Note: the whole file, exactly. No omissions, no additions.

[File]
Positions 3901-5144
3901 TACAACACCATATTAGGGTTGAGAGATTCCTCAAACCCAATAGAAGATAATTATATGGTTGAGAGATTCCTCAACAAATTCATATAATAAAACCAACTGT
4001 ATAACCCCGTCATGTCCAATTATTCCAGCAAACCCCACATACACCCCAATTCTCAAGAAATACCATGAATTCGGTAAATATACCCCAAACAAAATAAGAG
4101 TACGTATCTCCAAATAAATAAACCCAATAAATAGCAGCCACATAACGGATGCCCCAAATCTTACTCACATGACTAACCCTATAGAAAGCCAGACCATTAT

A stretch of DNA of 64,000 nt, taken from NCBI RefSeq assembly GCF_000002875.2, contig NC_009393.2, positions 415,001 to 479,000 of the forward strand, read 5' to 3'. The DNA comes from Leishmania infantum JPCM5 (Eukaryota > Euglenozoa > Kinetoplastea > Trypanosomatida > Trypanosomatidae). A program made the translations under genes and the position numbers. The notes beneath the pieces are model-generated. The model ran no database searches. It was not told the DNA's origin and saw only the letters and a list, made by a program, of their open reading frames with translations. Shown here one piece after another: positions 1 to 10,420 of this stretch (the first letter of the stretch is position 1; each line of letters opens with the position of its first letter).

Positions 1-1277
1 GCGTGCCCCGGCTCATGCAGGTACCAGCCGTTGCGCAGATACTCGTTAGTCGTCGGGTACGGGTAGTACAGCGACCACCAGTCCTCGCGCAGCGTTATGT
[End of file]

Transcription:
Positions 3901-5144
3901 TACAACACCATATTAGGGTTGAGAGATTCCTCAAACCCAATAGAAGATAATTATATGGTTGAGAGATTCCTCAACAAATTCATATAATAAAACCAACTGT
4001 ATAACCCCGTCATGTCCAATTATTCCAGCAAACCCCACATACACCCCAATTCTCAAGAAATACCATGAATTCGGTAAATATACCCCAAACAAAATAAGAG
4101 TACGTATCTCCAAATAAATAAACCCAATAAATAGCAGCCACATAACGGATGCCCCAAATCTTACTCACATGACTAACCCTATAGAAAGCCAGACCATTAT

A stretch of DNA of 64,000 nt, taken from NCBI RefSeq assembly GCF_000002875.2, contig NC_009393.2, positions 415,001 to 479,000 of the forward strand, read 5' to 3'. The DNA comes from Leishmania infantum JPCM5 (Eukaryota > Euglenozoa > Kinetoplastea > Trypanosomatida > Trypanosomatidae). A program made the translations under genes and the position numbers. The notes beneath the pieces are model-generated. The model ran no database searches. It was not told the DNA's origin and saw only the letters and a list, made by a program, of their open reading frames with translations. Shown here one piece after another: positions 1 to 10,420 of this stretch (the first letter of the stretch is position 1; each line of letters opens with the position of its first letter).

Positions 1-1277
1 GCGTGCCCCGGCTCATGCAGGTACCAGCCGTTGCGCAGATACTCGTTAGTCGTCGGGTACGGGTAGTACAGCGACCACCAGTCCTCGCGCAGCGTTATGT